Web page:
Valley Public Radio FM89 - Live Audio

Laura Tsutsui

Reporter & Producer

Laura Tsutsui is a reporter and producer for Valley Public Radio. She first joined the station as a news intern, and now covers local issues for KVPR and produces the weekly program Valley Edition. 

A Fresno native, Laura graduated in the spring of 2017 from California State University, Fresno as a member of the Smittcamp Family Honors College. She studied journalism, with a focus in multimedia. While attending Fresno State, Tsutsui was an intern for California State Senate President Pro Tem Kevin De Leon through the Maddy Institute and an intern for Congressman Sam Farr in Washington, D.C. through the Panetta Institute. In 2015 Laura won an Associated Press Television and Radio Association award for her audio documentary, "Netflix and Chill." 

Jeffrey Hess / Valley Public Radio

After taking the lead in the New Hampshire Primary, Vermont Senator and presidential candidate Bernie Sanders will make his second campaign trip to the Central Valley, this time in an effort to ensure eligible citizens cast their ballots in California's March 3 primary.

Still Image from "Norman Mineta And His Legacy: An American Story" / Mineta Legacy Project

Next Wednesday, February 19, is Day of Remembrance. It’s the 78th anniversary of when President Franklin Roosevelt signed Executive Order 9066, which sent West Coast Japanese Americans to concentration camps. A note on terminology: These were not Nazi death camps in Europe, but they were spaces that Japanese Americans were forced to live in. 

On this week's Valley Edition: There's only one proposition on the ballot this year, Proposition 13. Some say it will deepen state debt, while others think it’s the fix for California’s aging schools.

Plus: We’ll speak to a California native who served in two presidential cabinets. Secretary Norman Mineta was pivotal in convincing the U.S. government to formally apologize to Japanese Americans after their internment during World War II. 

 

Jeffrey Hess / Valley Public Radio

A White House Official has confirmed to Valley Public Radio that President Donald Trump will be in Bakersfield on Wednesday. This will be Trump’s first visit to the San Joaquin Valley since his election campaign in 2016.

According to the White House, Trump will visit Kern County with House Minority Leader Kevin McCarthy to give remarks to farmers about water supply and delivery in California and other Western states.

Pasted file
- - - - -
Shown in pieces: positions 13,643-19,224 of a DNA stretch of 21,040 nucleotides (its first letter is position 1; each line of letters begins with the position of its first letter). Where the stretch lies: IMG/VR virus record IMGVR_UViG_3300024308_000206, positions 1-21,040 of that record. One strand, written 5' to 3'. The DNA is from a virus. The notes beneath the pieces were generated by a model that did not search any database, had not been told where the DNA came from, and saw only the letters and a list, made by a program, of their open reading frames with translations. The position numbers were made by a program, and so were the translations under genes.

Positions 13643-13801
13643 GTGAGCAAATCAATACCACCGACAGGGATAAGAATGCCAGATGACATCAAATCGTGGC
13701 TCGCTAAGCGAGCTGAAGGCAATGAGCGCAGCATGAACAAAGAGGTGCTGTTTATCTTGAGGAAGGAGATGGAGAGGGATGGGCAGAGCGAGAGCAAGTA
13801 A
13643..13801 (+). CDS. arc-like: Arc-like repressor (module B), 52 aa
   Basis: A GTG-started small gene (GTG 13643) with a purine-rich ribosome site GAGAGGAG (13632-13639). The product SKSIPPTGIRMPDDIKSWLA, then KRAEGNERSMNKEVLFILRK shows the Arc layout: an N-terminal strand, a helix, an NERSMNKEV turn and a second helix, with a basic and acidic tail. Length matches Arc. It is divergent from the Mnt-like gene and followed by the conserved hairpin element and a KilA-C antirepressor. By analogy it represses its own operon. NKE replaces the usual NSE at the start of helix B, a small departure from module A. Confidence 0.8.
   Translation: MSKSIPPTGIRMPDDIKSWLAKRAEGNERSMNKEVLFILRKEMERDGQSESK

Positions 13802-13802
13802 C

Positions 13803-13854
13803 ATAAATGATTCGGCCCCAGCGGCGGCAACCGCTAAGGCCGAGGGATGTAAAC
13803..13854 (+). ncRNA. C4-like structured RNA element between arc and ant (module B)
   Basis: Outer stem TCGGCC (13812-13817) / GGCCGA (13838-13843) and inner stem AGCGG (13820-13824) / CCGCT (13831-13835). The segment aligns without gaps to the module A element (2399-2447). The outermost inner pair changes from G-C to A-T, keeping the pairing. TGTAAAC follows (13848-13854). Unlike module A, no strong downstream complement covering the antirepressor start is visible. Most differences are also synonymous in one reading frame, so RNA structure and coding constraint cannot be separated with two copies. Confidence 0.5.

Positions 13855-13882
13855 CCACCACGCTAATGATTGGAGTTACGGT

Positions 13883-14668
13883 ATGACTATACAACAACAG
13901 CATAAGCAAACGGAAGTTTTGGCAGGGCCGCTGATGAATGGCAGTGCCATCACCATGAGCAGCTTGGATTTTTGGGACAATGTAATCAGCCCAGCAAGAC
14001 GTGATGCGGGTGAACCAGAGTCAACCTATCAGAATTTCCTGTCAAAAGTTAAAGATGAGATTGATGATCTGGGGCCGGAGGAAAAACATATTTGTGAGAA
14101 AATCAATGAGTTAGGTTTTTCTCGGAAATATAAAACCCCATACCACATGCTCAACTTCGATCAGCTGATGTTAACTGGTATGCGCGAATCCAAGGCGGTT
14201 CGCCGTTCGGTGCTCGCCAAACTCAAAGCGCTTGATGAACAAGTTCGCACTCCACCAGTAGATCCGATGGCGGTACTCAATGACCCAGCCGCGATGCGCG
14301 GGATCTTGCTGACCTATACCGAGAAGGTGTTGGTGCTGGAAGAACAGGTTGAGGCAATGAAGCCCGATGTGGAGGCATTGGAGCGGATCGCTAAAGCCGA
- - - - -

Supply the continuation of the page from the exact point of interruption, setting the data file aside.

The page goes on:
https://encyclopedia.densho.org/sources/en-denshopd-i226-00044-1/ / Densho Encyclopedia

This year is the 78th anniversary of the signing of Executive Order 9066. That’s the order that sent Japanese Americans to internment camps in 1942. Many Japanese Americans in Fresno County were sent to the Gila River Indian Community in the Arizona desert, including local baseball legend Kenichi Zenimura. Reporter Laura Tsutsui traveled to the former site of the camp to report on Zenimura’s legacy. 

 

Listen to the interview above to hear more about the connection between Japanese Americans from the San Joaquin Valley and the camps.

Ansel Adams / Library of Congress

Back in 1927, baseball legends Babe Ruth and Lou Gehrig came to Fresno to play exhibition matches, sometimes playing with all Japanese-American teams. One of those players was Kenichi Zenimura, an immigrant from Japan.

 

In a 1999 documentary film about him, “Diamonds In The Rough,” narrator and actor Noriyuki “Pat” Morita says that, “He’ll always be remembered as Zeni, ‘Dean of the Diamond.’” 

Those words, “Dean of the Diamond,” are memorialized on his gravestone. 

 

On this week’s Valley Edition: The valley’s rich cultural diversity is an asset, but what if you’re a farmer, and important safety videos aren’t made in a language you understand? We hear from a team of educators producing a series of training videos in Hmong. 

Plus, the legacy of a Fresno resident who used baseball to break down barriers, even when he was interned during World War II. Now he’s been nominated for the Baseball Hall of Fame.

Also, we’ll hear from more candidates running for mayor of Fresno. 

Laura Tsutsui / Valley Public Radio

On the same day as the Iowa Caucuses, presidential candidate Mike Bloomberg took a different tactic and instead, campaigned in the Golden State. The former New York City mayor told a modest crowd at Fresno City College  that he would do a better job than President Donald Trump representing the San Joaquin Valley’s prominent Latino community. 

“A president who demonizes immigrants from Mexico and Central America, it's just unacceptable,” said Bloomberg. “The Central Valley issues are Latino issues, and Latino issues are American issues.”

Laura Tsutsui / Valley Public Radio

The 2020 Census count in California starts in April and outreach has already begun around the San Joaquin Valley to ensure a complete count. However, some census advocates say the survey isn’t specific enough.

One example is that the Census does not identify those who are deaf, hard of hearing, or speak American Sign Language.